The Gospel of today begins with a strong statement of Jesus that a person cannot serve two masters and he puts it very bluntly: “You cannot at the same time be the slave of God and money.” Authentic discipleship requires undivided faith commitment. Divided loyalties sooner or later result in disaster. Jesus in his Sermon stresses that a person cannot serve God and wealth. As such, Jesus does not criticize the possessing of material things. What is in question is the person’s attitude towards them, how he values them, having his life controlled by them and, above all, being unable to share them with those in real need. Also in question is the false illusion that, if we have money and power, we have the control of our lives. We are secure. Nothing could be further from the truth. So ultimately Jesus is teaching us that our only real security is total trust in God’s and his love for us. Money primarily is a means of exchange by which we can provide for the needs of our life at any given point of time. The problem begins when money and the pursuit of money becomes an end in itself. Jesus is asking his disciples to reflect on what are our most basic values in our lives. We have to make a choice between the God’s vision of life and a preoccupation with money and material possessions. They are not compatible. They involve conflicting goals in life and different visions of what is most important in life. The truly materialistic person may have undertaken Christian practice but cannot be a really committed Christian.
In this Gospel passage Jesus exhorts his disciples not to worry. His approach to life might seem flippant, irresponsible and a recipe for disaster. He teaches that we should not worry about what we are going to eat or what we are going to wear. Jesus, who knew humanity better than anyone ever has, must have realized that simply telling someone not to worry does not end the worrying. So, he goes on to give a perspective to ally their worries, a sense of priorities. Then he goes on to ask what good their worrying does. Worry solves nothing and examples of nature show that God will provide. Then he reminds them that God takes care of even the birds of the air and the grass in the field, and surely God will take greater care of the people created in his own image. He tells the disciples not to worry but to keep their priorities straight. Again he reminds them that worrying doesn’t do any good. Jesus goes on to prove that worry is in any event useless. He says that by worrying no man can add even a bit to his height or lengthen his life span. What is needed is the trust God and continues working on the human situation. Only God the creator has his control over the changes in any human person. Then he goes on to speak about the flowers and he speaks about them as one who loved them deeply. The lilies of the field were the scarlet poppies or wild flowers which bloomed for one day on the hillsides of Palestine. Their life span was brief but their beauty was marvelous and appreciable which surpassed the dresses of kings and nobles. When these flowers died they were used only as a fuel. The point is that a little flower which lasts but a day and later becomes fuel is cared for by God, then how much more he cares for his dear creation.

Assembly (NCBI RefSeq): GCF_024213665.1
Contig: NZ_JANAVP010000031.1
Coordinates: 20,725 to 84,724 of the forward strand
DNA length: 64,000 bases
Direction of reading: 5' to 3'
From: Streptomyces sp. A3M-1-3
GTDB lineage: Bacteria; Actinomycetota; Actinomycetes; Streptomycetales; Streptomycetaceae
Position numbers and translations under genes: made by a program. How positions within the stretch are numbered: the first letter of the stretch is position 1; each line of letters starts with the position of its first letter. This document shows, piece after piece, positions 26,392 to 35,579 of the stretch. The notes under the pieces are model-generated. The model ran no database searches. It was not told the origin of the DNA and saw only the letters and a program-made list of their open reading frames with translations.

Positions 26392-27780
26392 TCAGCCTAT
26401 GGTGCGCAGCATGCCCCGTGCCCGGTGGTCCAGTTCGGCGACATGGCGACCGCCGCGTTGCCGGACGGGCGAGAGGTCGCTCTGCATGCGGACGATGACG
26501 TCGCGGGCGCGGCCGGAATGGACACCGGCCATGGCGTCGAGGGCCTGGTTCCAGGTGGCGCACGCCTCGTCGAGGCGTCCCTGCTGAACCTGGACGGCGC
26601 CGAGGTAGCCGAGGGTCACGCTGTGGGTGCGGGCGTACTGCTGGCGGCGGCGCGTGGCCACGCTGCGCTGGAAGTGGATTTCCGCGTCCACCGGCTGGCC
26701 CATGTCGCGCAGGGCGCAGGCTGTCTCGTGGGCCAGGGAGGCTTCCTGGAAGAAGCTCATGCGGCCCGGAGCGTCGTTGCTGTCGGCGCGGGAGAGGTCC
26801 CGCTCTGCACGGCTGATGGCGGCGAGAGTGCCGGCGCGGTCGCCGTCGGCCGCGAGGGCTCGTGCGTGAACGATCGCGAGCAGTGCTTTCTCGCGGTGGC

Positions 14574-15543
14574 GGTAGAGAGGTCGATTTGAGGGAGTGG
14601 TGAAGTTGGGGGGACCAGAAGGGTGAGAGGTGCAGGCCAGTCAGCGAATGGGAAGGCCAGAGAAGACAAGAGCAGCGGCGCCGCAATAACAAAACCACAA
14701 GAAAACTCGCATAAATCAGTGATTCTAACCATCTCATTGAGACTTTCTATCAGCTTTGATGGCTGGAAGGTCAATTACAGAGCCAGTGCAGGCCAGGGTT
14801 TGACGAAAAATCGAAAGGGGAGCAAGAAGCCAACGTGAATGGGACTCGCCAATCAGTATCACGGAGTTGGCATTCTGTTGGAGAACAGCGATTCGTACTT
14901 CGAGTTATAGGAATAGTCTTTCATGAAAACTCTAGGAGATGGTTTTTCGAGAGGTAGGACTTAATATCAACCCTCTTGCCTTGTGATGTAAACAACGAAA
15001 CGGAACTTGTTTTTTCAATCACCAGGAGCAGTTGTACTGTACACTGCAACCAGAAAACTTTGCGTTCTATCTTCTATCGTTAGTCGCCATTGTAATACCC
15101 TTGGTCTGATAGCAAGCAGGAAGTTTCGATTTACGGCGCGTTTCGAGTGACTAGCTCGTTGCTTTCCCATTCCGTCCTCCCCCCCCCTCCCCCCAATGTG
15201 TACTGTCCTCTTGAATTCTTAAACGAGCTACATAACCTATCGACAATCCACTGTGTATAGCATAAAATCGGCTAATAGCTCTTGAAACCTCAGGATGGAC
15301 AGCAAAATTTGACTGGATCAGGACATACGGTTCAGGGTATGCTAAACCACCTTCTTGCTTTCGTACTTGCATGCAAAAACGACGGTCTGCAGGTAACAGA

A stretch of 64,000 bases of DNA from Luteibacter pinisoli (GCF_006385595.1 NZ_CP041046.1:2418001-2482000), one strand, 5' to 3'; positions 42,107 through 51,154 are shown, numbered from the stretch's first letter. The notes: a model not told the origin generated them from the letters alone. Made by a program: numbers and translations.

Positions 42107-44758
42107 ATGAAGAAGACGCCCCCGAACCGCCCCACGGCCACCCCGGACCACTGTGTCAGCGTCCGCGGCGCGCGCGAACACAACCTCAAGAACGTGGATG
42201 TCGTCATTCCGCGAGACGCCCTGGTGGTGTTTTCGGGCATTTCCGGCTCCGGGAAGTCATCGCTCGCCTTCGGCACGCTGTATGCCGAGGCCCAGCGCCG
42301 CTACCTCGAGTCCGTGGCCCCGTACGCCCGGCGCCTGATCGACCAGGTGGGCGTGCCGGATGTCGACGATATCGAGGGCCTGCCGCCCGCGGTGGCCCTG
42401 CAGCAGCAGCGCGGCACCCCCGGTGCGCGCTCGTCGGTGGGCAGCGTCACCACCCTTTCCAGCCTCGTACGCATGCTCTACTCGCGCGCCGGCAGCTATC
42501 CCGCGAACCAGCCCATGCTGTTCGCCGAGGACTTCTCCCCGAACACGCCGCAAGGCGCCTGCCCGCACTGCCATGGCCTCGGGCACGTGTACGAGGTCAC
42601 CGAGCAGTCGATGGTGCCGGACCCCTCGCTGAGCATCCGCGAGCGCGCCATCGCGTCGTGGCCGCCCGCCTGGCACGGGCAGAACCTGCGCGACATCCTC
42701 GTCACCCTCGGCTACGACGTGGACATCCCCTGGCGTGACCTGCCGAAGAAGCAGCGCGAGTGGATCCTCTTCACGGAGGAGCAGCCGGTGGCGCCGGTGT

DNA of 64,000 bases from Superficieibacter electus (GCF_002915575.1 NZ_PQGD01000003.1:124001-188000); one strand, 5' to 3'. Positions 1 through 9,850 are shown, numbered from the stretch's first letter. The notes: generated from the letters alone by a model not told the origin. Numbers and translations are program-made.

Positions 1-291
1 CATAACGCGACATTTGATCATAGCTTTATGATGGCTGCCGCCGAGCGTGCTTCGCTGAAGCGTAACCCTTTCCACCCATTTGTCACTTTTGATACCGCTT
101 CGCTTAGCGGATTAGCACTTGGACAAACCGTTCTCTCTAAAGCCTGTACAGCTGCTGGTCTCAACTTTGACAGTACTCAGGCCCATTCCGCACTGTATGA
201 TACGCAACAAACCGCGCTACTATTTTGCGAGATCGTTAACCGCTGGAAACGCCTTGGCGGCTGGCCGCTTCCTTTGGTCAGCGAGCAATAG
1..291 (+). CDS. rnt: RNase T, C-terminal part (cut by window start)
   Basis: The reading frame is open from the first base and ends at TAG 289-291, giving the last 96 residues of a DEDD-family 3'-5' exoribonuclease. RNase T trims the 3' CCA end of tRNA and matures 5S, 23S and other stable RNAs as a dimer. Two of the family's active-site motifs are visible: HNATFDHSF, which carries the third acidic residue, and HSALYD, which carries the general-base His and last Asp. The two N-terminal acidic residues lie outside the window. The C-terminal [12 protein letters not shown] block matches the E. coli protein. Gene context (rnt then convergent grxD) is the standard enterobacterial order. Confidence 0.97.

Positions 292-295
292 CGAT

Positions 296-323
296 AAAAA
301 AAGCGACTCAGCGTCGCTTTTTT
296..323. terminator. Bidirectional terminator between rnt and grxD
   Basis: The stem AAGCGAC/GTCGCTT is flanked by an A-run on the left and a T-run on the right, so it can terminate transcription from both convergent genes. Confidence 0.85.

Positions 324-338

Jesus goes further to say that worry is a basic distrust in God. Such distrust may be the characteristics of a heathen who believes in a jealous, capricious and unpredictable god. A Christian cannot worry because he trusts in the abundance of the love of God. Jesus tells his disciples how to overcome that worry. First is to concentrate on the Kingdom of God, which is to fulfill the will of God and live according to his precepts. A deep love of God takes away all worries. Secondly, Jesus says that worry can be defeated when we acquire the art of living one day at a time and by not worrying about tomorrow. If each day is lived as it comes, if each task is done as it appears, then the sum of the entire day is bound to be good. If a person worries of the unknown future, nothing will happen and it will not bring any change. Here Jesus is telling us about the faith commitment in God and not to rely on wealth and material possessions. At the same time we realize the rampant poverty around the world and this does not call us to be complacent. What we need is the faith and our full trust in divine providence. For all believers and non-believers this portion of the Sermon on the Mount contains a profound encouragement, as well as a call for greater faith. It calls for trust in God, who provides for our every need, no matter how small and insignificant we are. God has a wonderful plan for our lives, and takes care of us. Even in difficult times, when it seems that God doesn’t care, we can put our trust in the Lord and focus our attention on his Kingdom.